Supreme Court Justice Ruth Bader Ginsburg turned 81 on Saturday and remains one of the strongest voices on the court for liberal judicial thought. That did not deter one LA Times columnist from using her birthday to remind people that she is old and argue she should sacrifice her career to give President Obama one last Supreme Court pick.
“Justice Ruth Bader Ginsburg should retire from the Supreme Court after the completion of the current term in June,” wrote Erwin Chemerinsky in the LA Times on Justice Ginsburg’s 81st birthday. Chemerinsky, the dean of UC Irvine School of Law, is concerned that Ginsburg will leave her post after 2016, perhaps during a Republican administration, and squander away an opportunity to stack the bench in liberals’ favor.
He freely admitted that Ginsburg is “healthy and physically and mentally able to continue,” but dismisses that as a good reason for her to continue doing her job. Instead, Ginsburg should sacrifice the end of her career to the whims of partisan politics, lest the 2014 midterms not go so well for Democrats in the Senate.
Chemerinsky used examples to illustrate why her stepping down this summer, giving President Obama enough time to find a suitable replacement and Republicans not enough time to block a nomination into 2016, is so pivotal to the progressive movement. “If a Republican president selects Ginsburg’s replacement, that justice easily could be the fifth vote needed to allow the government to prohibit all abortions,” he wrote, citing Justices John Roberts, Antonin Scalia, Samuel Alito, and Clarence Thomas as a monolithic voting block on overturning Roe v. Wade. He concluded that Justice Stephen Breyer should also retire as soon as possible.
“Some might question whether a justice should be so calculating in choosing when to retire,” he concluded, “But not doing so ignores the reality that ideology matters enormously in Supreme Court decision-making.”
Chemerinsky’s calculation is based on a fallacy that the Supreme Court’s political dynamics work the same way as the other two branches’. To him, justices are either progressive or conservative in ideology the way congressmen and presidents are. Just as an older senator should retire in time to give a governor of the same party a chance to appoint a suitable replacement, Chemerinsky proposed justices should do the same.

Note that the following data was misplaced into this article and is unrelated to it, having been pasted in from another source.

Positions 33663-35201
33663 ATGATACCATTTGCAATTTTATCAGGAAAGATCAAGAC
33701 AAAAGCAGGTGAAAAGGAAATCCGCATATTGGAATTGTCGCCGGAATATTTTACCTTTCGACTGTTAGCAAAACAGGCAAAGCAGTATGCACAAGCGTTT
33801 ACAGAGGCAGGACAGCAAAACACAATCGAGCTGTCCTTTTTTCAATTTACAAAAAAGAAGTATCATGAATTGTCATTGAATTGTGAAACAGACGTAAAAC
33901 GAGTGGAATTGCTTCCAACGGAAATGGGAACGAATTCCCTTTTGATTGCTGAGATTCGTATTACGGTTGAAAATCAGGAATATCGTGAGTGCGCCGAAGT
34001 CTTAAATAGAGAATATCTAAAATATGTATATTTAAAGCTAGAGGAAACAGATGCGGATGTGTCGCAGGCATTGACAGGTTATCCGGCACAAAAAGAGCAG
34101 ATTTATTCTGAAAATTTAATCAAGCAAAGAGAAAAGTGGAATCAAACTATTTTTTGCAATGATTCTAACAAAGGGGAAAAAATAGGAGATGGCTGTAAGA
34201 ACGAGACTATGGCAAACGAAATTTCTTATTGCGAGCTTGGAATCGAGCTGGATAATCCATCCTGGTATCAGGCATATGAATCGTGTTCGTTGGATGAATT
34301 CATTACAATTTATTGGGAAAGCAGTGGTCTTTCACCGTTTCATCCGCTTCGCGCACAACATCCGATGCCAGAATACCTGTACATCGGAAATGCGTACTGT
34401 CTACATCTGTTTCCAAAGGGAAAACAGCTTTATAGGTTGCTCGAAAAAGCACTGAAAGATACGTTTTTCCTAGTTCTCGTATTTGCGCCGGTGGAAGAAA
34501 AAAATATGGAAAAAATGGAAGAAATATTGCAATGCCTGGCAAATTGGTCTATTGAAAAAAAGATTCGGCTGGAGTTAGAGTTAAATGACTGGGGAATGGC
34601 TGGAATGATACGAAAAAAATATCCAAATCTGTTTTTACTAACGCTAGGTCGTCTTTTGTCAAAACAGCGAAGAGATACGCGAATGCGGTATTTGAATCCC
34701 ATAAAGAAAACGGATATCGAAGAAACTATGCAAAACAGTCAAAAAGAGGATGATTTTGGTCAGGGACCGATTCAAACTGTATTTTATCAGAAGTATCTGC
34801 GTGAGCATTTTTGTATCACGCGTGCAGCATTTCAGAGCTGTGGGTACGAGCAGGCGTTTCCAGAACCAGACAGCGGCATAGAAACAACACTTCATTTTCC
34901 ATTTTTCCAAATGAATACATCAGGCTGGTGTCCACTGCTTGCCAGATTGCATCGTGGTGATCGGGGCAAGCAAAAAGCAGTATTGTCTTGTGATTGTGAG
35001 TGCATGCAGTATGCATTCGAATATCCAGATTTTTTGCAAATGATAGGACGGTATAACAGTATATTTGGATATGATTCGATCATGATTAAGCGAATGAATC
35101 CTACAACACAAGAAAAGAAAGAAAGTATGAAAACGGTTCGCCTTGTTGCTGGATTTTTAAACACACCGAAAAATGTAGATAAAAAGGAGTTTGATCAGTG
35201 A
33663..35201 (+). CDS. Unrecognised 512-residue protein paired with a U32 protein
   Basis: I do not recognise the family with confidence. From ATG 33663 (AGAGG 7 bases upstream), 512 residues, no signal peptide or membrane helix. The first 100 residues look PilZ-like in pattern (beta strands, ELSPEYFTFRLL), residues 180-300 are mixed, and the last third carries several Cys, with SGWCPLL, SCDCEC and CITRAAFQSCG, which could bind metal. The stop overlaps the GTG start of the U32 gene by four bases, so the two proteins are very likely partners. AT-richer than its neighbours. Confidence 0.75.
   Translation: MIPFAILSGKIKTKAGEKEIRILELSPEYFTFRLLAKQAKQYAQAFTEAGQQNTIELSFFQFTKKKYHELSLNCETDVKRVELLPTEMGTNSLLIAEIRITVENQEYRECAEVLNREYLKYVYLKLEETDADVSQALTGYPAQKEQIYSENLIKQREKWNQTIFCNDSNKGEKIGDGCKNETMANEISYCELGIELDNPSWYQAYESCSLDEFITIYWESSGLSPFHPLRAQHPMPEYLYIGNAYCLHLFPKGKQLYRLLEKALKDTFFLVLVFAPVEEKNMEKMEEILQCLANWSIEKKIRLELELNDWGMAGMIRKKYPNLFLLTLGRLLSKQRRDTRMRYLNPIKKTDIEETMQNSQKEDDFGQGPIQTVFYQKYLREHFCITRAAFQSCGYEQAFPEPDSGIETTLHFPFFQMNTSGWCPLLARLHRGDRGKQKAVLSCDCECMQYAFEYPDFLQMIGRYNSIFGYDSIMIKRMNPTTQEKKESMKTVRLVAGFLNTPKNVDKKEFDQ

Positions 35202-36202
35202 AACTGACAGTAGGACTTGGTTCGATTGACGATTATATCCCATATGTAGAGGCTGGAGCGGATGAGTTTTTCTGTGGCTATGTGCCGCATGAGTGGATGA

The problem with this proposal is that it greatly misinterprets legal ideologies and conflates them with political ones. The Supreme Court is not an entity that defines itself by left/right dynamics, and to immediately align Ginsburg in such a way with the views of the Obama administration is to reduce her judicial interpretation to the petty whims of electoral politics. Supreme Court justices are not Democrats or Republicans, though they are appointed to their positions by people who live or die by those labels. As Justice Scalia, Justice Ginsburg’s best friend on the court, so eloquently put it: “Neither myself nor any one of my colleagues vote a certain way because he or she likes this president or he or she is a member of the party that president belongs to. I couldn’t care less who the president is.”
To the extent there is a dualist rivalry on the bench, that divide is between strict originalism–those who believe the law’s words are to be interpreted strictly and literally–and those who see the Constitution as an evolving document. And, yes, where that divide is concerned, Justice Ginsburg is furthest from the center on the Court in defending substantive due process and similar doctrines that require expansions of the definitions of laws. She is also among the most willing to use international jurisprudence to influence her own. But that does not make her beholden to a party line, or any party at all. To demand sacrifice from her in order to win a partisan battle is to belittle the institution she serves.